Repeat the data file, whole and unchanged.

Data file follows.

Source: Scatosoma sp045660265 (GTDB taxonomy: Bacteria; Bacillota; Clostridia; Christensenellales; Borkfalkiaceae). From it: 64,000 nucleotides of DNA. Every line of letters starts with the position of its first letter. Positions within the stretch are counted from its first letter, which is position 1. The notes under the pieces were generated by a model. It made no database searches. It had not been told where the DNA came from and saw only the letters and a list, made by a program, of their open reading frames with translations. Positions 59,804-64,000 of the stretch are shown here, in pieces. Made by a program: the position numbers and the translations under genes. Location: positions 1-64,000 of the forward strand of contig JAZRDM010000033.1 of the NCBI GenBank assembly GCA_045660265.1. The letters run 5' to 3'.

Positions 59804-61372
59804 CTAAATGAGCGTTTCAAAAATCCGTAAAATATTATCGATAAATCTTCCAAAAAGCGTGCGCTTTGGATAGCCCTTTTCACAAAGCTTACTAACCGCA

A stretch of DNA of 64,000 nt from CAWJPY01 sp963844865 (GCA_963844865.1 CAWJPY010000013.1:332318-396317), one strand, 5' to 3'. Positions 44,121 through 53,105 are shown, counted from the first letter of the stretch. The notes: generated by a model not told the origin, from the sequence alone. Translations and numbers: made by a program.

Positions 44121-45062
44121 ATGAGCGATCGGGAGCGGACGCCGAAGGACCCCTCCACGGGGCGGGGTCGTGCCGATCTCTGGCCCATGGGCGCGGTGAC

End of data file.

Source: Scatosoma sp045660265 (GTDB taxonomy: Bacteria; Bacillota; Clostridia; Christensenellales; Borkfalkiaceae). From it: 64,000 nucleotides of DNA. Every line of letters starts with the position of its first letter. Positions within the stretch are counted from its first letter, which is position 1. The notes under the pieces were generated by a model. It made no database searches. It had not been told where the DNA came from and saw only the letters and a list, made by a program, of their open reading frames with translations. Positions 59,804-64,000 of the stretch are shown here, in pieces. Made by a program: the position numbers and the translations under genes. Location: positions 1-64,000 of the forward strand of contig JAZRDM010000033.1 of the NCBI GenBank assembly GCA_045660265.1. The letters run 5' to 3'.

Positions 59804-61372
59804 CTAAATGAGCGTTTCAAAAATCCGTAAAATATTATCGATAAATCTTCCAAAAAGCGTGCGCTTTGGATAGCCCTTTTCACAAAGCTTACTAACCGCA

A stretch of DNA of 64,000 nt from CAWJPY01 sp963844865 (GCA_963844865.1 CAWJPY010000013.1:332318-396317), one strand, 5' to 3'. Positions 44,121 through 53,105 are shown, counted from the first letter of the stretch. The notes: generated by a model not told the origin, from the sequence alone. Translations and numbers: made by a program.

Positions 44121-45062
44121 ATGAGCGATCGGGAGCGGACGCCGAAGGACCCCTCCACGGGGCGGGGTCGTGCCGATCTCTGGCCCATGGGCGCGGTGAC